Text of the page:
A farm boy from Los Banos with a degree in biology, Alan worked for me studying endangered Modoc suckers in remote northeastern corner of California. His main stipulation in working for me was that he had to have the melon harvest season free. He could make more money packing melons in a month or two than he could make working for me in a year. I could not give Christmas bonuses.

Photo: U.S. Fish & Wildlife Service

Modoc suckers dwell in pools of headwater streams flowing through meadows and dry forests, primarily in Modoc County. Photo: U.S. Fish & Wildlife Service

For his field job with me, Alan moved to Modoc County where he soon joined a local band as a banjo player. He gained enough local trust that ranchers allowed us on their land to look for an endangered species, the Modoc sucker. I am happy to report that, partly as a result of that early work, the species has become much more abundant and there are proposals to remove it from its fully protected status.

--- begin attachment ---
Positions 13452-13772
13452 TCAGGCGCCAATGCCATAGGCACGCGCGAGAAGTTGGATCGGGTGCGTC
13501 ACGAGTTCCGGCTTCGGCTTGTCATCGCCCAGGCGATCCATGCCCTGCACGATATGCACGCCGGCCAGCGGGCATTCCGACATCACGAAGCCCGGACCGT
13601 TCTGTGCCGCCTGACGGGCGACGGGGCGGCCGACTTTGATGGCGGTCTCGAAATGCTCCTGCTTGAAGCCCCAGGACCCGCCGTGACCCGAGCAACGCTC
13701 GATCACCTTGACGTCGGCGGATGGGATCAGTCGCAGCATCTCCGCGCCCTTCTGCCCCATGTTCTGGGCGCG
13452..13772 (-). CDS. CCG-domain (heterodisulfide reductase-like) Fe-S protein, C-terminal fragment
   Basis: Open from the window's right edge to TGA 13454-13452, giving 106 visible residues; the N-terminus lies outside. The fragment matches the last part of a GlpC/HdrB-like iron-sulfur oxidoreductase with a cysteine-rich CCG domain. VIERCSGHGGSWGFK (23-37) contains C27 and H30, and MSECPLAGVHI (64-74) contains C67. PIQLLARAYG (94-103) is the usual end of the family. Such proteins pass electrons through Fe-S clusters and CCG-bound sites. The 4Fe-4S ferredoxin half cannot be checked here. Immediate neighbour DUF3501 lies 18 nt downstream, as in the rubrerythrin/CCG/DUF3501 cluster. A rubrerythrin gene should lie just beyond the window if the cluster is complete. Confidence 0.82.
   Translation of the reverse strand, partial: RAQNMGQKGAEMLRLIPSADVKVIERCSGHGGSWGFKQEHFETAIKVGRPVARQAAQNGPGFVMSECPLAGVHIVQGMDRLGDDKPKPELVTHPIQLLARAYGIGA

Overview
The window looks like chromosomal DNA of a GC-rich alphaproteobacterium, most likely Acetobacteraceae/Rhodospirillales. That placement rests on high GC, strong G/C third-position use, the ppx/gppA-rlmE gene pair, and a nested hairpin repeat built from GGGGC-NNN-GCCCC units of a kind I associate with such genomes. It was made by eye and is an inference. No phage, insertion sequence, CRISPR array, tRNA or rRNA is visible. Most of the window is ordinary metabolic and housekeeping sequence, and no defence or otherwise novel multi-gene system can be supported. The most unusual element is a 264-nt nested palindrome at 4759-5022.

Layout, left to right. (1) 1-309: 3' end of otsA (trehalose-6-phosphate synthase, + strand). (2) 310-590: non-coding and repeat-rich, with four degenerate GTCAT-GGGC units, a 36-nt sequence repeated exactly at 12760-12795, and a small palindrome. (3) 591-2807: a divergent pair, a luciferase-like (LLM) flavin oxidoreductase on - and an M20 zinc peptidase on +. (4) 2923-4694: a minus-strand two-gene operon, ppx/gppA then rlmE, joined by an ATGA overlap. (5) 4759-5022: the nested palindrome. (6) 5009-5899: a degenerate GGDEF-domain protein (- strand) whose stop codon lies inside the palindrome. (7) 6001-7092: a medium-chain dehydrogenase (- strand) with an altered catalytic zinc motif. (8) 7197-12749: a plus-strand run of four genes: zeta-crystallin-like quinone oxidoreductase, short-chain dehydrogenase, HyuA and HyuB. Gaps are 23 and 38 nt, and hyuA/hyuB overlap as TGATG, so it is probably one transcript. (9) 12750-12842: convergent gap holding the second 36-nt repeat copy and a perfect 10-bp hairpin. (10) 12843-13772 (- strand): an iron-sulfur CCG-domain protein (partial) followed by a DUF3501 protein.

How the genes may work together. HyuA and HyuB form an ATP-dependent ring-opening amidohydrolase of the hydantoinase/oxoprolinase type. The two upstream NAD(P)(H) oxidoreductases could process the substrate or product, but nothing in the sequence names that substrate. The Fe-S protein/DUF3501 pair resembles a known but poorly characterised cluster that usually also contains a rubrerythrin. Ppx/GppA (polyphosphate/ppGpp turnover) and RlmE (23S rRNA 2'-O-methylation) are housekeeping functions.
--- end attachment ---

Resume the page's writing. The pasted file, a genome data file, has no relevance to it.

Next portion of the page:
Drought was just one of many threats to the Modoc sucker at the time. Cattle trampled its habitat during low-flow periods. Irrigators channelized and diverted key streams. Alien brown trout and green sunfish devoured the suckers, especially when they were concentrated in a few pools. Restoration projects have greatly improved conditions for the sucker, but it remains vulnerable to severe drought.

In Alan’s cartoon, the line queuing up to the weary Santa could easily be made up of 120 species of California native fishes, each asking for more water. In this unexpectedly wet holiday season, Santa may be able to appear less weary, but there is still not enough water to go around for all fish and human uses — even in wet years.

The Modoc sucker story suggests we can work things out in ways to sustain our native fishes in a human-dominated landscape, such as on ranches. I like to keep this message of reconciliation in mind, especially during the holiday season. A few large gifts of water to the fish would be nice, however.

Peter Moyle is a distinguished professor of fish biology and associate director of the Center for Watershed Sciences at UC Davis.

Further reading

Moyle, P. B. and A. Marciochi. 1975. Biology of the Modoc sucker, Catostomus microps, in northeastern California. Copeia 1975:556-560

Moyle, P. B. 2002. Inland Fishes of California. Revised and expanded. Berkeley: University of California Press. 502 pp